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Broken promise to gift farm in Will a "cruel trick"

29 April 2016

Claims against a deceased person’s estate are not uncommon. A great number of these claims are made under the Family Protection Act 1955. Under that Act certain family members (often children) can challenge a Will on the basis that the deceased did not provide adequately for their proper maintenance and support. Another fruitful source of litigation is claims under the Law Reform (Testamentary Promises Act) 1949 (the TPA). Unlike the Family Protection Act, a claimant under the TPA does not have to be a family member.

The Law Reform (Testamentary Promises Act) 1949

The TPA enables a person to claim for payment of a reasonable amount where a deceased has not fulfilled a promise to compensate that person for services rendered or work done for the deceased while the deceased was alive.

The term “promise” under the TPA is given a liberal meaning. It may be express or implicit promise. It can include declarations or statements of present fact or intention. For example – “I intend to leave you my farm in my Will” may be sufficient. The promise can be made either before, during or after the services or work occur. It can be made to someone other than the intended beneficiary. A mere nodding of the head was enough for the Court to find a promise in one case.  “Work” and “services” have also been given liberal meanings. Services can include companionship, affection and emotional support exceeding what would normally be expected in the circumstances.

Ireland v Grant [2014] NZHC 1523

In this case, the Irelands received nothing under Mrs Osmand’s will. All of her estate was left to her daughter. Mr Ireland had lived with Mrs Osmand as a child and had been brought up by her. As a young man he followed his passion of motorcycle racing and went to Europe where he raced professionally for twelve years. While overseas he met and married Mrs Ireland (an Englishwoman) and had three daughters. At the request of Mrs Osmand, Mr Ireland and his family returned to New Zealand.

The promise

The Irelands claimed that they came back to New Zealand to live because Mrs Osmand had promised to leave them her farm when she died. Mrs Ireland commented in her evidence that she felt a cruel trick had been played on them when they found out that Mrs Osmand had left the whole of her estate to her daughter.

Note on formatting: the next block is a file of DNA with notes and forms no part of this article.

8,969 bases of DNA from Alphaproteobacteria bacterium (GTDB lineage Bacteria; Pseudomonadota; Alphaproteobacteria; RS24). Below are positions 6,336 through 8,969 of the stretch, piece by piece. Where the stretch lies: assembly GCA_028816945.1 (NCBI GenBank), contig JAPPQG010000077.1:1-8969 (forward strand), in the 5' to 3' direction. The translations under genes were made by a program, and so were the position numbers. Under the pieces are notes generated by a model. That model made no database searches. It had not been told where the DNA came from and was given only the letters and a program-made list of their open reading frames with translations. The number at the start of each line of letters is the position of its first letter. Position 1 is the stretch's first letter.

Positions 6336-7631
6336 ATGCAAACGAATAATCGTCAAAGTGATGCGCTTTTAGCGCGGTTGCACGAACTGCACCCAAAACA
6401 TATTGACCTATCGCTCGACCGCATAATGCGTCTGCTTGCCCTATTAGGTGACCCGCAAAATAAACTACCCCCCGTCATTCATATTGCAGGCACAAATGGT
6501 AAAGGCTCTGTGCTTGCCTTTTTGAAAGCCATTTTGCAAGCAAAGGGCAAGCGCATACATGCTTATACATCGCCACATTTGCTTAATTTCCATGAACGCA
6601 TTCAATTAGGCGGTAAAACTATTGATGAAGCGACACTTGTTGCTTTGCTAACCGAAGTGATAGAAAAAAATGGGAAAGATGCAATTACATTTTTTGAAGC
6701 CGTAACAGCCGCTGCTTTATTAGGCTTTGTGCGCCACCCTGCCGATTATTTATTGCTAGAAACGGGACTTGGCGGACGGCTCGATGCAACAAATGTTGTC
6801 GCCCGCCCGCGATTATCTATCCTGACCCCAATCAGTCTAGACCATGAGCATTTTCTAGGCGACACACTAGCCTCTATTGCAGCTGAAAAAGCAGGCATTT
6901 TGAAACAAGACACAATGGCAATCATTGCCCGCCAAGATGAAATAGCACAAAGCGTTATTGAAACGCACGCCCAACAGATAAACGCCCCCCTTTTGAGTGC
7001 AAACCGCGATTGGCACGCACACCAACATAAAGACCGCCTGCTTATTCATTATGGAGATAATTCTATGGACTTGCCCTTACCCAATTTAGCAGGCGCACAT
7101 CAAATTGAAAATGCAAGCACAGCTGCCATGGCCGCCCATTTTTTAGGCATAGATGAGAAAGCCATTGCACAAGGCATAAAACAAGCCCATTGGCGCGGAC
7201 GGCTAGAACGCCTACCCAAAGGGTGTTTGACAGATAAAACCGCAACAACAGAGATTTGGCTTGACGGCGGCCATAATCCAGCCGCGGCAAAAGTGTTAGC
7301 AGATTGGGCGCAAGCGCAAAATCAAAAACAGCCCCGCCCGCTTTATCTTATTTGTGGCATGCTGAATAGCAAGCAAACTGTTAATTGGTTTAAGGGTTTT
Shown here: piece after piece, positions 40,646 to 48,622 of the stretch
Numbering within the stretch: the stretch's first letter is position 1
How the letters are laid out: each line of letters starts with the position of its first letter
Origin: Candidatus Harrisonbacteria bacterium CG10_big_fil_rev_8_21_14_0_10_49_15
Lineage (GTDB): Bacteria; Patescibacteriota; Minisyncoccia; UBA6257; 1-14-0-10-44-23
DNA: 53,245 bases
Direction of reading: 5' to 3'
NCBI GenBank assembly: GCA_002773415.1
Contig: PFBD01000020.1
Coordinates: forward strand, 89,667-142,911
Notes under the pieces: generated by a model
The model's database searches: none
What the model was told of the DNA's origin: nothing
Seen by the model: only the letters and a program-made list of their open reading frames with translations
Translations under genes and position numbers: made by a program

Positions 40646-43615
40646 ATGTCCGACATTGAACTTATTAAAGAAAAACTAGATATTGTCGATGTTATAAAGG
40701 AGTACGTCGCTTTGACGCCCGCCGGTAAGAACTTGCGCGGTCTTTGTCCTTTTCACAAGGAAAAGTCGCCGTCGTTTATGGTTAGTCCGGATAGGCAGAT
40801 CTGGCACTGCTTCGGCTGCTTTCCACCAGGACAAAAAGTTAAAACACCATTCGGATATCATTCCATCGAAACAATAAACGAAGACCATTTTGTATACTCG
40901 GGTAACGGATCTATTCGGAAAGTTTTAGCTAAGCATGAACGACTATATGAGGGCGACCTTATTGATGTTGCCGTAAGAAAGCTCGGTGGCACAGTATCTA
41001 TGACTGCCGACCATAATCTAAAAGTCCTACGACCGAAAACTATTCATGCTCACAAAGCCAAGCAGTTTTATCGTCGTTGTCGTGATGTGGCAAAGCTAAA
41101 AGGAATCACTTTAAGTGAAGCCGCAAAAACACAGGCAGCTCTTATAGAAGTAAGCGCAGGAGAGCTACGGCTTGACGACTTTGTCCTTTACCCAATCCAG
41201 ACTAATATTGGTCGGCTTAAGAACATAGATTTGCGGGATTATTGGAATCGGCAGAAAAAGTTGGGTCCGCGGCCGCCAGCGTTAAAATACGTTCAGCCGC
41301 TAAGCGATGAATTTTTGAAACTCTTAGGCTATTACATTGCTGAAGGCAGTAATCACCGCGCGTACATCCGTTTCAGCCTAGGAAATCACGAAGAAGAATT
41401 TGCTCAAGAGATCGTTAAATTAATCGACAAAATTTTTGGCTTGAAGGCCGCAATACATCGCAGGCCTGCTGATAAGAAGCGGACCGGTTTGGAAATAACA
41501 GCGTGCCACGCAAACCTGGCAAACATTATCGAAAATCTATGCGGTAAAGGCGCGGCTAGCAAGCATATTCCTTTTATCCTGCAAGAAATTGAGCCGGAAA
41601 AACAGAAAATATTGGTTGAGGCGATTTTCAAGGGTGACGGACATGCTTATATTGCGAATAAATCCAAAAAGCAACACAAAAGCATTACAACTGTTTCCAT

The Judge had to consider the conflicting evidence of family members, friends and acquaintances to decide whether such a promise had been made. In the end the Judge found a promise had been made to the Irelands. The Judge put considerable weight on the independent evidence of Mrs Osmand’s accountant of some 30 years. The fact that there was conflicting evidence from both sides as to whether a promise had or had not been made could be explained by evidence that Mrs Osmand conducted herself differently around different people, she criticised people behind their backs and she told one group one thing and another group the opposite.

The connection between the promise and the work and services

In respect of the work and services, the Judge found that the Irelands had contributed towards the building of a cottage on the farm and had provided other financial and emotional support. The support given was outside the bounds of normal familial support. The Judge had no difficulty in concluding that the work and services provided to Mrs Osmand was sufficiently linked with the promise made by her so as to provide the required clear nexus between them.

The outcome

The Judge stated his task was to achieve a fair and reasonable outcome by striking a balance between the promise Mrs Osmand made to the Irelands, her freedom to make her will as she saw fit and her daughter’s strong moral claim. He performed this task by making an order vesting 50% of the farm in the Irelands and the other half of the farm, as well as the rest of her estate, in Mrs Osmand’s daughter.

 

Please email me at barbara.mcdermott@nwm.co.nz with your ideas for future articles. Keep an eye out for next month's column, where I will discuss another relevant rural legal issue.


Barbara McDermott is a partner of Norris Ward McKinnon, specialising in commercial and rural law. With offices in Hamilton and Huntly, we have friendly, expert legal advisors ready to help you with your business and personal legal matters.